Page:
JournalJournal of the American Veterinary Medical Association
Volume244
Issue number5
StatePublished - Mar 1 2014

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Mycobacterium avium subsp. paratuberculosis
Tuberculin Test
tuberculin
Mycobacterium avium
Tuberculin
paratuberculosis
tuberculosis
dairy herds
Feces
Tuberculosis
feces
Enzyme-Linked Immunosorbent Assay
enzyme-linked immunosorbent assay
cows
testing
herds
Mycobacterium Infections
Mycobacterium bovis
cattle

ASJC Scopus subject areas

  • veterinary(all)

Cite this

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title = "Association between caudal fold tuberculin test responses and results of an ELISA for mycobacterium avium subsp paratuberculosis and mycobacterial culture of feces in tuberculosis-free dairy herds",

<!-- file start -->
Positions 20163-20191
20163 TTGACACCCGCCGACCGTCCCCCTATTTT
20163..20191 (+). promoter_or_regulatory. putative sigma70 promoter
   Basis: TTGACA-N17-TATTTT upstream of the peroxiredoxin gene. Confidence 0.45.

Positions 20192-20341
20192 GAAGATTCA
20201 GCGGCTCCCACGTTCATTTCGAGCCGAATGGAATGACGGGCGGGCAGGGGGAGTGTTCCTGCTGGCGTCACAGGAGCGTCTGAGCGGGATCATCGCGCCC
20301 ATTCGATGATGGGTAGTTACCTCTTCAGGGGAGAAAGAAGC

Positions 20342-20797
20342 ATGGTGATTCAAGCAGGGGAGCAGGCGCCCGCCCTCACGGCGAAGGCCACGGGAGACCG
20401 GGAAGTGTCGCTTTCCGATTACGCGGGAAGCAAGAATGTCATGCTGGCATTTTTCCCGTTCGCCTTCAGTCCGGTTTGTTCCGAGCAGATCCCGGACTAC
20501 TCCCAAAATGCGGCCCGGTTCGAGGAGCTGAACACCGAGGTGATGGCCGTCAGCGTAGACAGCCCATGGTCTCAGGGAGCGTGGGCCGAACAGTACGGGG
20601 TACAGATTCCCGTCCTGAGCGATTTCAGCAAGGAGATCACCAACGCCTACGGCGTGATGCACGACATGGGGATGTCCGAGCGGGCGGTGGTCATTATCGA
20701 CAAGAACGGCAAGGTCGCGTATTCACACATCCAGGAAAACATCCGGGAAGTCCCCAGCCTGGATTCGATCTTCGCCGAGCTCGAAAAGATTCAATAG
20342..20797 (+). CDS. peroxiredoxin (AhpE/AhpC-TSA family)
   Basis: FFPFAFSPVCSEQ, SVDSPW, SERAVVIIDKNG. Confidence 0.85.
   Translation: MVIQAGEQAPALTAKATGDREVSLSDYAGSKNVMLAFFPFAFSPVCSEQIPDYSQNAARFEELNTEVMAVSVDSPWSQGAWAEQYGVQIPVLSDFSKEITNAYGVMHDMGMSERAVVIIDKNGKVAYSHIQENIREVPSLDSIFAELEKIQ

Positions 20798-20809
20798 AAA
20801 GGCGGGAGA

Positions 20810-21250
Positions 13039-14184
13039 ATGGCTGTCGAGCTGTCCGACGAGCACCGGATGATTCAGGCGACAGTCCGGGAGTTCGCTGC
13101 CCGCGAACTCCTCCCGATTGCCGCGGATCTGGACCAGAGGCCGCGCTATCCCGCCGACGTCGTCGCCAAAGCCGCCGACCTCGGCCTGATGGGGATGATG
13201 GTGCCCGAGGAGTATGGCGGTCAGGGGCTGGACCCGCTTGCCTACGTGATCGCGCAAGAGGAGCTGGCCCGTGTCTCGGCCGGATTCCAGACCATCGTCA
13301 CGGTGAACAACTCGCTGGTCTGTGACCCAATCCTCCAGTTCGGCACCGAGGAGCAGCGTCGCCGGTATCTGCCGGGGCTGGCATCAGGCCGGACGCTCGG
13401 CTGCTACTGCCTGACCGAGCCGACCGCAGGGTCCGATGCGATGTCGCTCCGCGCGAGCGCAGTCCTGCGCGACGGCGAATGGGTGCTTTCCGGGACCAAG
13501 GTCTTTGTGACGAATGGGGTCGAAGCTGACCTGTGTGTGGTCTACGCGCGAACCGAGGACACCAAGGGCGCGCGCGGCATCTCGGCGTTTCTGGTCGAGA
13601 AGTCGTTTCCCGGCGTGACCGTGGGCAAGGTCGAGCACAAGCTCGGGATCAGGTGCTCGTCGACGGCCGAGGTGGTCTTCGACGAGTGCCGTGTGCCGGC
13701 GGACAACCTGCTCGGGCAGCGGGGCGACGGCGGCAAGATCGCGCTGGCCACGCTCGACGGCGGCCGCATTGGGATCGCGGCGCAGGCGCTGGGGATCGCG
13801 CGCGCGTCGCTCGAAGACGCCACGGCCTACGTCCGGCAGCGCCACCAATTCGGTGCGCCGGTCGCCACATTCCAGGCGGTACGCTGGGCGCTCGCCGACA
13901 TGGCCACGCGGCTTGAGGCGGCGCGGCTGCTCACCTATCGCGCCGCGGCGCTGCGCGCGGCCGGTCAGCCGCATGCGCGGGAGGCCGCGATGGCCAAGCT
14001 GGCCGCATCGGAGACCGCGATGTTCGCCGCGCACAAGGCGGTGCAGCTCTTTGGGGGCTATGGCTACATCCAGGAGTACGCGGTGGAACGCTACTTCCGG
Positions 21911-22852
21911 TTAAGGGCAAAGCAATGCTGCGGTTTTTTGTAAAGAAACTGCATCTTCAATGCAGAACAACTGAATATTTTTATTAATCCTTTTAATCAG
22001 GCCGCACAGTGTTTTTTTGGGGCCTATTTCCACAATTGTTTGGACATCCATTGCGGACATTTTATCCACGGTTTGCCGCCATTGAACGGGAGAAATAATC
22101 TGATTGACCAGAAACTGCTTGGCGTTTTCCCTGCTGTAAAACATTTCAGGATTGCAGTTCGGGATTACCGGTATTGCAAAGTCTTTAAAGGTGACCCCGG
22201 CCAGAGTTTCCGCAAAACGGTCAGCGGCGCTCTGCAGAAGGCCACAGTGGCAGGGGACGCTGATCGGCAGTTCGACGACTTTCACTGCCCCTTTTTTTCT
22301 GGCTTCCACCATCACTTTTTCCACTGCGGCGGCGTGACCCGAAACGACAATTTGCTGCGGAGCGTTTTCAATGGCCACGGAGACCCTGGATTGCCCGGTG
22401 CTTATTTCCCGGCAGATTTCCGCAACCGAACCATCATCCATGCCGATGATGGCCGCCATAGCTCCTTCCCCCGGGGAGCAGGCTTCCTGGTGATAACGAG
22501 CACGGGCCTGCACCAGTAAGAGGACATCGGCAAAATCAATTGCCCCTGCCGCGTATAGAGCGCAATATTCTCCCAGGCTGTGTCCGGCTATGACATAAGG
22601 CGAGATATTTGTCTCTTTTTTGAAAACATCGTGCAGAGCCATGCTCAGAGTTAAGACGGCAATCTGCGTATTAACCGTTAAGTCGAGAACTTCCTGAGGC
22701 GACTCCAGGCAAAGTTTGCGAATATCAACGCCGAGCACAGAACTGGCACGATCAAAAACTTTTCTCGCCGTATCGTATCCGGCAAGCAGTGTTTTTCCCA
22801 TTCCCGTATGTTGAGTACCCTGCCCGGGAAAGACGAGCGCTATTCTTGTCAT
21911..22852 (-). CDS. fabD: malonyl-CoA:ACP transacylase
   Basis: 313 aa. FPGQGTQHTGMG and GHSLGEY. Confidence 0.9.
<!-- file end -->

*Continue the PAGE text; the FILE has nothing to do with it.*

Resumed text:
abstract = "Objective-To evaluate associations between Mycobacterium avium subsp paratuberculo-sis (MAP) and caudal fold tuberculin (CFT) test results in cattle. Design-Longitudinal and cross-sectional evaluations. Animals-1 California (approx 3,600 cows) and 3 Colorado (approx 640, 1,190, and 1,480 cows) dairy herds considered free of Mycobacterium bovis infection. Procedures-In the California herd, the association between CFT response and MAP status was determined with ELISA and mycobacterial culture of feces within 1 year before and after CFT testing. The association between CFT and MAP status in all herds was modeled with mixed-effects logistic regression. Results-In the California herd, significantly higher odds of being classified as suspect by CFT were found for cows with results of MAP ELISA negative before and positive after CFT testing (OR, 5.6) and cows positive before and after CFT testing (OR, 8.1). Higher odds were found for cows positive for mycobacterial culture of feces before and negative for culture after CFT testing (OR, 4.6) and cows negative for mycobacterial culture of feces before and positive for culture after CFT testing (OR, 13.2). All herds had higher odds of being classified as suspect by CFT testing for cows with positive results for ELISA (OR, 2.9) or mycobacterial culture of feces (OR, 5.0), compared with cows with negative results of the same tests. Conclusions and Clinical Relevance-A strong association was found between positive MAP test results and being classified as a suspect by CFT testing. Within-herd MAP prevalence may affect specificity of CFT testing for tuberculosis in cattle.",